I was delighted to be a guest on the ‘Stories of Success’ podcast recently, where I and Volker Ballueder discussed a range of topics, including coaching, people development and the nature of success.
The latter was most interesting to me, as I frequently see the pursuit of ‘success’ coming up as a topic in coaching contexts. A relentless chasing of an ephemeral future state of happiness can leave a person exhausted and frustrated, sometimes taking this out on the people around them.
In the podcast, I argue that a constant focus on “I’ll be successful when…” means we’re constantly living in the future and failing to pay attention to the here and now. We can therefore miss valuable information and feedback, can feel disconnected from our present moment and may remain unaware of the impact of our behaviour on ourselves and others.
My view is this: there’s no single recipe for success. Surely if there was, we’d all be putting it into practice! Success is subjective and individual, so it’s something we need to work out for ourselves. Comparisons to the ‘success’ of the rich and famous will obviously leave us feeling inadequate.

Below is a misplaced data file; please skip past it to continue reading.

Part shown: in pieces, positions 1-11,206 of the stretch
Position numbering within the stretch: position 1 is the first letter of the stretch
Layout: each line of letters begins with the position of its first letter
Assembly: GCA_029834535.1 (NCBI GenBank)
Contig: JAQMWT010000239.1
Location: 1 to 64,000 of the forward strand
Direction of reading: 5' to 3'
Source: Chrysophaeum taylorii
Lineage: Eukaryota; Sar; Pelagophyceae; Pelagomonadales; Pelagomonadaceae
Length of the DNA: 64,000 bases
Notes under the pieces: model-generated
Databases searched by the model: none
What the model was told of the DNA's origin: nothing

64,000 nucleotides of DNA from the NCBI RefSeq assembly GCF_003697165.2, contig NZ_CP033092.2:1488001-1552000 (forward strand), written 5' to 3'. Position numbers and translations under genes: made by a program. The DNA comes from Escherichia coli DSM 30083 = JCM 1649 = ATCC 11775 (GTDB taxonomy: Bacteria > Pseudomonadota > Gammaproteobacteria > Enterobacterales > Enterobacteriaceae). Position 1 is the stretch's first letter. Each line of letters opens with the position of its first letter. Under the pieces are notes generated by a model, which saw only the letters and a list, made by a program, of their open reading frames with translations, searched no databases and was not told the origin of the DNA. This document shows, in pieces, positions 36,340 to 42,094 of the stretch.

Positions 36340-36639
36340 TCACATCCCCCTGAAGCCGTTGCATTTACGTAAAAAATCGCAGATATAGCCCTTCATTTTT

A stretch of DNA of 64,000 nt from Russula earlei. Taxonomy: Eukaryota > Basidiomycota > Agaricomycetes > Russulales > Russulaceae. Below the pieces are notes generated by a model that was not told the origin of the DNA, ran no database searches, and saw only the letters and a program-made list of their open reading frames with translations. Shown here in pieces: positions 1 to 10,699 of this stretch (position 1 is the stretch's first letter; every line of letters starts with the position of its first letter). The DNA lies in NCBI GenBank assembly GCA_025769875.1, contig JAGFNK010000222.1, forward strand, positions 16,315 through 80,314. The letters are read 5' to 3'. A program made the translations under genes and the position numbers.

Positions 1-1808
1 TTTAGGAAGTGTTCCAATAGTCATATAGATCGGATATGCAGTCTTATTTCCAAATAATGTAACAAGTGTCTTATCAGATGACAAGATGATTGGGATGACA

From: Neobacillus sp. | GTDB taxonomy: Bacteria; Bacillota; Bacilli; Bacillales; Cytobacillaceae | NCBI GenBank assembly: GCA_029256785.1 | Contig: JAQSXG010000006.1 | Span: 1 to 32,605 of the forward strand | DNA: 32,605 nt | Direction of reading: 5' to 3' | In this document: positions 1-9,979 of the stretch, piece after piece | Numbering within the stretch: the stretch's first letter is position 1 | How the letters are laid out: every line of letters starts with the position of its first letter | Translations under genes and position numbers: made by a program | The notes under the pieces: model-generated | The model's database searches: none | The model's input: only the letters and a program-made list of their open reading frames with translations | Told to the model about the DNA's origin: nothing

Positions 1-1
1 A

Similarly, ‘success’ can often be viewed as some kind of binary evaluation: either you’re successful or you’re not. But we’re so much more complex than this kind of simplistic summary. Forgetting that can leave us feeling very unfulfilled.
An alternative perspective?
If you’re passionate about making a success of your career, your relationships or your new passion project, here are some thoughts to bear in mind:
- Be clear about the goals you’re working towards. This can help you be specific about what a successful end point looks like.
- Set some interim goals to gauge your progress. This can also help you avoid binary self-evaluations (e.g. “I’m not successful…yet”)
- Explore your perceptions of success across the various roles you occupy in life and how well you’re focusing on them and giving them the time and attention they deserve. This too can help you avoid over-simplistic self-evaluations.
- Remember to maintain a focus on the present too, not just the future. Goal-setting is great, but so is appreciation of the here and now and acknowledging the small wins along the way.
The bottom line: if you spend your time comparing yourself to Jeff Bezos, you’re not going to feel great. But setting some realistic goals, acknowledging successes along the way and understanding how to appreciate the here and now can all help keep your focus on success sustainable and more fulfilling.
You can check out the full interview on ‘Stories of Success’ below. Thanks again to Volker for the kind introduction to appear on his show.